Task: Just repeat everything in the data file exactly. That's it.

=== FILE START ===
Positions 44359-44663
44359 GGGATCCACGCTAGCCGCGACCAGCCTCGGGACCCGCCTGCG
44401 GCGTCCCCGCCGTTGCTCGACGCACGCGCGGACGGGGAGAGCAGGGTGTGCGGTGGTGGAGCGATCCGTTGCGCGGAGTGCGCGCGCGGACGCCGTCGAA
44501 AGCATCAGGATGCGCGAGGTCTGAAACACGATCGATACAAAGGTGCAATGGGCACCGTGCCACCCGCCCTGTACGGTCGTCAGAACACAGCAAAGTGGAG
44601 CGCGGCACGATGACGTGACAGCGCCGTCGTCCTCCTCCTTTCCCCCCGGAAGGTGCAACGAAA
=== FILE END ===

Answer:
Positions 44359-44663
44359 GGGATCCACGCTAGCCGCGACCAGCCTCGGGACCCGCCTGCG
44401 GCGTCCCCGCCGTTGCTCGACGCACGCGCGGACGGGGAGAGCAGGGTGTGCGGTGGTGGAGCGATCCGTTGCGCGGAGTGCGCGCGCGGACGCCGTCGAA
44501 AGCATCAGGATGCGCGAGGTCTGAAACACGATCGATACAAAGGTGCAATGGGCACCGTGCCACCCGCCCTGTACGGTCGTCAGAACACAGCAAAGTGGAG
44601 CGCGGCACGATGACGTGACAGCGCCGTCGTCCTCCTCCTTTCCCCCCGGAAGGTGCAACGAAA